One of the first dry dock contracts questioned


The Board of County Commissioners on Tuesday declined action on a protest of one of the first contracts awarded for the Eastern Shipbuilding dry dock.

Technology Associates, Inc., based out of New Orleans, filed a formal protest of the award of a contract to Dewberry for engineering oversight services.

In effect, to be the engineering inspector for the design and construction of the floating dry dock; the county awarded the contract for the design as part of Tuesday’s consent agenda.

After more than a hour of discussion concerning the scoring of the proposals from Dewberry and TAI, commissioners, with little discussion moved ahead with awarding the contract to Dewberry.

But, that might not be the end of the matter.

A release the day before the meeting hinted that if the BOCC did not remedy the award, which the release contended, was based on the familiarity between county and Dewberry, litigation could follow.

Company representative Myles Thomas said Tuesday at the conclusion of the meeting that next steps would be up to company officials.

The county has no policy or ordinance covering a process for a bid protest, county attorney Jeremy Novak said.

That left it to commissioners, with wide latitude, to decide which of four paths Novak suggested to follow.

One, would be to agree to TAI’s request to submit all the paperwork to a third party for its assessment of the proposals; two, start the Request for Proposal over; three, accept TAI’s presentation and award the contract to TAI; or, four, award the contract, as recommended by county staff, to Dewberry.

The basis of TAI’s protest was its experience with floating dry docks, which Thomas contended Dewberry, while a large and highly-qualified civil engineering firm, lacked.

TAI, meanwhile, has extensive knowledge and experience with the exact sort of facility to be constructed off the bulkhead at the former paper mill site in Port St. Joe, Thomas said.

“We have the expertise,” Thomas said. “That’s the basis of our protest.”

Over 40 minutes county administrator Don Butler reviewed his review and scoring of the proposals.

The only written documentation is a page of notes Butler jotted down while going through the proposals.

Butler emphasized several times that he was not addressing an initial eight-page response from TAI or a 30-page follow-up document.

Thomas’ presentation, that 30-page document based on both proposals after a public record request for all county documents on the RFP, was in stark contrast to Butler’s summation.

Where Butler characterized as overly complex and dense responses to some areas abouit project approach and scope, TAI contended they provided a recitation of its expertise.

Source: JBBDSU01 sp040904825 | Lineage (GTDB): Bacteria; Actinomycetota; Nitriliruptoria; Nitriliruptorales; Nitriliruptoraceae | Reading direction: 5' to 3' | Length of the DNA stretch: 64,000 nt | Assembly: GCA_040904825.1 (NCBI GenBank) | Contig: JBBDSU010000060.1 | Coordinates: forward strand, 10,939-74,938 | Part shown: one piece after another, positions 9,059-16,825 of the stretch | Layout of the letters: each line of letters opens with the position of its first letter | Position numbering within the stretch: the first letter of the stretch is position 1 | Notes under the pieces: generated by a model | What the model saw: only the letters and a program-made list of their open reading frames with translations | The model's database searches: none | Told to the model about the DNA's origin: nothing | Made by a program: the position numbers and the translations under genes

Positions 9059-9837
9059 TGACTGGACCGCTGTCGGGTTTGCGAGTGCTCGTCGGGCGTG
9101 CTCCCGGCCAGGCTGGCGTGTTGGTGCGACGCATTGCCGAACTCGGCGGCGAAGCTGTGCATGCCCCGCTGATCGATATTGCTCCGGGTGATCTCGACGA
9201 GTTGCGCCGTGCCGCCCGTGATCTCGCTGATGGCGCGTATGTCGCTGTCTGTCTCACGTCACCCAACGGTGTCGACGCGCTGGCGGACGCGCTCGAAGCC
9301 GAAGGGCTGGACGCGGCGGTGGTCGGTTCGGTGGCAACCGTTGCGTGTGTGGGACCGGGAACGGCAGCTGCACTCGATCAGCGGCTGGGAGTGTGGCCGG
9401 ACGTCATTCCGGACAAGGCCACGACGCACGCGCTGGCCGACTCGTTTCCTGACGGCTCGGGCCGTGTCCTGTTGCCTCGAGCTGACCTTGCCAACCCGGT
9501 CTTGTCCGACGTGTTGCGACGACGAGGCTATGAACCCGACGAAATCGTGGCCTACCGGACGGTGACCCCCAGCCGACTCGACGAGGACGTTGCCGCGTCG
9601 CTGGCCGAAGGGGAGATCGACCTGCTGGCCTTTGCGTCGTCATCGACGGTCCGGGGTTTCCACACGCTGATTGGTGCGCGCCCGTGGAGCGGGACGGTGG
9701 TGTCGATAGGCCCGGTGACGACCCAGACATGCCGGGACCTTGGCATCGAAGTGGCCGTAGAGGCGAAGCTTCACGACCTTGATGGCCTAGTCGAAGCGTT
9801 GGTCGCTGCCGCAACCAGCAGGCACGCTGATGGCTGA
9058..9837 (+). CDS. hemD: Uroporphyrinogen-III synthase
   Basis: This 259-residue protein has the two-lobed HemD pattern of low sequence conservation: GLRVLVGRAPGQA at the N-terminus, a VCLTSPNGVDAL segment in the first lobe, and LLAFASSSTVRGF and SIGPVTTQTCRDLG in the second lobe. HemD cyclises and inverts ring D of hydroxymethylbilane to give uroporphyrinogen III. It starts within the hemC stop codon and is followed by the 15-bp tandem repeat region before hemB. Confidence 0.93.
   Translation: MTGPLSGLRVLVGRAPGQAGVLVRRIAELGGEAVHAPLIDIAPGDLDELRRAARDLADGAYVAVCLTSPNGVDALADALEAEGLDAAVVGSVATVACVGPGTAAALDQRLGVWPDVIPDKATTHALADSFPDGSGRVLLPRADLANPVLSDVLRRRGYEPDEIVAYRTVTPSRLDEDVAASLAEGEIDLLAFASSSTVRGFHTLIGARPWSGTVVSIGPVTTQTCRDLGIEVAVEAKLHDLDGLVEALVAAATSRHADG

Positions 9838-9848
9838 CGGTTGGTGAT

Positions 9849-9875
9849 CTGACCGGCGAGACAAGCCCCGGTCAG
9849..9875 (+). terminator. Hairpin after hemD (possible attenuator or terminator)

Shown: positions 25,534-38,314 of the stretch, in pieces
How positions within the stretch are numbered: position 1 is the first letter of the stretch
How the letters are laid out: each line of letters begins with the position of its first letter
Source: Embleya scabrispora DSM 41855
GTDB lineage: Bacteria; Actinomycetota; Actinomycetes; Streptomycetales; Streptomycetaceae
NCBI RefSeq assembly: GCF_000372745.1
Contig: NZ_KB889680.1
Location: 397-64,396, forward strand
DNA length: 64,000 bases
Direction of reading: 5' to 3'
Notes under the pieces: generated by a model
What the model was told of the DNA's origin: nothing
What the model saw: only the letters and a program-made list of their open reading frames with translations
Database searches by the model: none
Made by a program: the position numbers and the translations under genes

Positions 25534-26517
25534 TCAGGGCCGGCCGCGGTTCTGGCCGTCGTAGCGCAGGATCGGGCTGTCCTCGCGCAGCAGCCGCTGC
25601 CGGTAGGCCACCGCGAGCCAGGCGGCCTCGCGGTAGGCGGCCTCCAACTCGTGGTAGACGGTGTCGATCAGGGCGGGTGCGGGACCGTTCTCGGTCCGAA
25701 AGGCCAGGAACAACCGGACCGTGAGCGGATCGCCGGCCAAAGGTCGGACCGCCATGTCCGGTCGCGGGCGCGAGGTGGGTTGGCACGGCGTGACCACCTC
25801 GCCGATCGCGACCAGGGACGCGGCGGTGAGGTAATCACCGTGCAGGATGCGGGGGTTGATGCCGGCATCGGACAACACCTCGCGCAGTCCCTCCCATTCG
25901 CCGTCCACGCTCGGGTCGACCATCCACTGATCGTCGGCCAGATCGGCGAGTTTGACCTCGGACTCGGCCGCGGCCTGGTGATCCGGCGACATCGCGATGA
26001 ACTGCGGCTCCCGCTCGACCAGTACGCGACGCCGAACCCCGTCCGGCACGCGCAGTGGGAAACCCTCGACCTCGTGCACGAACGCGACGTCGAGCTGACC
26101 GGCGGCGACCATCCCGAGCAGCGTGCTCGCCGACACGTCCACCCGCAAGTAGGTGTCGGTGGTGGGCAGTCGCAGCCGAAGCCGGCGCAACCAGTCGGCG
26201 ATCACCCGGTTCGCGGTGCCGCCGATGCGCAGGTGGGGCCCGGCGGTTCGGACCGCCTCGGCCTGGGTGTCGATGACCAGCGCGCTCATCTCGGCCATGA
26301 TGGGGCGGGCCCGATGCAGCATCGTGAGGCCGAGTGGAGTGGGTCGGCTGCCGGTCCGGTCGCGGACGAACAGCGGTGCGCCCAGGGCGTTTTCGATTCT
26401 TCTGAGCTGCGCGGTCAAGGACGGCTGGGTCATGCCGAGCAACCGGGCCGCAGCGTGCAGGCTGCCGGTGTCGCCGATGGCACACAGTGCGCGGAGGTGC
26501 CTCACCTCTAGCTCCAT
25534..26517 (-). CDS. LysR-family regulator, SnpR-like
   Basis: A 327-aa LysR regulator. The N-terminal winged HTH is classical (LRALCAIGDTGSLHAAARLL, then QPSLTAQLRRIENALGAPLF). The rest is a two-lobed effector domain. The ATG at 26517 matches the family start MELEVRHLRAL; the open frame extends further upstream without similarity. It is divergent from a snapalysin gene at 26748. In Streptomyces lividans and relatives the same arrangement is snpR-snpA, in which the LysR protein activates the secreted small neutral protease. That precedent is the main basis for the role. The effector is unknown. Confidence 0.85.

Several times Butler said the county was “not trying to build a rocket ship” but Thomas noted that a floating dry dock, which will have to lift as much as 10,000 long tons out of the water, is an animal all its own.

Butler also faulted TAI on various aspects of how the project would begin, play out and communications between stakeholders and the county, questioned conflicting statements in different sections of the proposal and said sections appeared to be “cut and paste” from other proposals.

Thomas, over 20 minutes, said Dewberry was unresponsive to several requests for explanations of expertise and experience in “analogous” projects, therefore disqualifying the proposal.

Instead it received higher scores.

“This demonstrates how the evaluation criteria was not applied objectively,” the presentation detailed in part.

Thomas’ final slides dealt with requests for key personnel on the project, and their relevant expertise in such a project as well as details of any related projects over the prior 10 years.

Dewberry’s key personnel lacked experience in floating dry docks, Thomas said, while TAI’s key players came with experience on dry dock projects.

And, Dewberry listed not a single “analogous” project in the prior 10 years, while TAI listed at least five, though Butler discounted three due to questions about whether the lead on the project was with TAI.

Thomas assured the board she was.

In both sections, Butler scored Dewberry higher than TAI.

Commissioner Ward McDaniel was the lone commenter on the board, moving to approve Butler’s recommendation to award the contract to Dewberry.

Commissioner David Rich seconded; the vote was unanimous.